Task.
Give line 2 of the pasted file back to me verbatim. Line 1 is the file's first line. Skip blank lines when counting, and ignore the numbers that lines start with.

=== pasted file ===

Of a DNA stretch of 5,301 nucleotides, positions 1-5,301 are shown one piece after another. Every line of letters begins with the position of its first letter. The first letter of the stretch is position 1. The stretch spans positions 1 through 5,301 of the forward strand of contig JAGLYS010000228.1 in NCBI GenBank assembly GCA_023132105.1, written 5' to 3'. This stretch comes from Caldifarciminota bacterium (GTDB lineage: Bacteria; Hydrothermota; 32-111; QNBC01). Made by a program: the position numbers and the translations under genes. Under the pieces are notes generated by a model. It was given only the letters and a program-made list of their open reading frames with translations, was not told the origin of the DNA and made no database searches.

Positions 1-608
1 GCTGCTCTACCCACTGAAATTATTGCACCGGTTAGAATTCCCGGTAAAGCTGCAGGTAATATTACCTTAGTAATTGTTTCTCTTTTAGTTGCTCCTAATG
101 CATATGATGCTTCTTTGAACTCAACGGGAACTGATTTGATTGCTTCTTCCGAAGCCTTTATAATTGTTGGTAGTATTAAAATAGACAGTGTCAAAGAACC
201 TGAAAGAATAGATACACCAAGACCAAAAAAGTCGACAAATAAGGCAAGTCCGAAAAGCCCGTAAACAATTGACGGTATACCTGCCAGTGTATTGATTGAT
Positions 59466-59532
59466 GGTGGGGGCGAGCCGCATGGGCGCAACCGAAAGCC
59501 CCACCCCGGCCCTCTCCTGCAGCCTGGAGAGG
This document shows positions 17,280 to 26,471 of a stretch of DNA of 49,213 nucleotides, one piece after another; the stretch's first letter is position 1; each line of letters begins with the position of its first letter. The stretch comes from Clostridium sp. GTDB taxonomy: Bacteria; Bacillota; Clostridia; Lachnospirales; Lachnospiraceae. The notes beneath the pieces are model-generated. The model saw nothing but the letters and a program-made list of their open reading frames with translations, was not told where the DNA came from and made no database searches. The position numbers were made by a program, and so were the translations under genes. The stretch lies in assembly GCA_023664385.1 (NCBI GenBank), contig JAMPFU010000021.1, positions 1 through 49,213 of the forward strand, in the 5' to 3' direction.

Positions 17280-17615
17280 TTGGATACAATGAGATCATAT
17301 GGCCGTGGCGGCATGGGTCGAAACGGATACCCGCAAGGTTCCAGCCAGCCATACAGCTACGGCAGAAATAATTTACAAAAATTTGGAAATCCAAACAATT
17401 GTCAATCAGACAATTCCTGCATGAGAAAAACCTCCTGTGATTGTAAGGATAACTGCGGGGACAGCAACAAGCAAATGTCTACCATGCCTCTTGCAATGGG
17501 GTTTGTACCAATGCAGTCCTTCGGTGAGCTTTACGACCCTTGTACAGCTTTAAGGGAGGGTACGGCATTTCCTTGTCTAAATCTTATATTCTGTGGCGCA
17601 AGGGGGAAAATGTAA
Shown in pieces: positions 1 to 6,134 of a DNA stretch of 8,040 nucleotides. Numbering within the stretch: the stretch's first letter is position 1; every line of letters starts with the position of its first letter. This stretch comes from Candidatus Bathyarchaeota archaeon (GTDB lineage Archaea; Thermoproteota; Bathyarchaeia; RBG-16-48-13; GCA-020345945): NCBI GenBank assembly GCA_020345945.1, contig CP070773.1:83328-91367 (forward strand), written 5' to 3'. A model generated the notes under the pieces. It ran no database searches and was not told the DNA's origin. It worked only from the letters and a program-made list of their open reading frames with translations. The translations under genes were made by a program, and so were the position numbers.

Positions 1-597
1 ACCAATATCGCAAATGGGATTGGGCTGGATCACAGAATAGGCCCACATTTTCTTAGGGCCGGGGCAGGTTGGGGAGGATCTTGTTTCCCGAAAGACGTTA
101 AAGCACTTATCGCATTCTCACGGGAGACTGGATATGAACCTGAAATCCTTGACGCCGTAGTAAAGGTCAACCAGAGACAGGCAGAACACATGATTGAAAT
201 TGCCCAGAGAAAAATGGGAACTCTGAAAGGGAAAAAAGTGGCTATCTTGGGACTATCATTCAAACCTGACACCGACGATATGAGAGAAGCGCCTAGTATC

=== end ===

Positions 1-608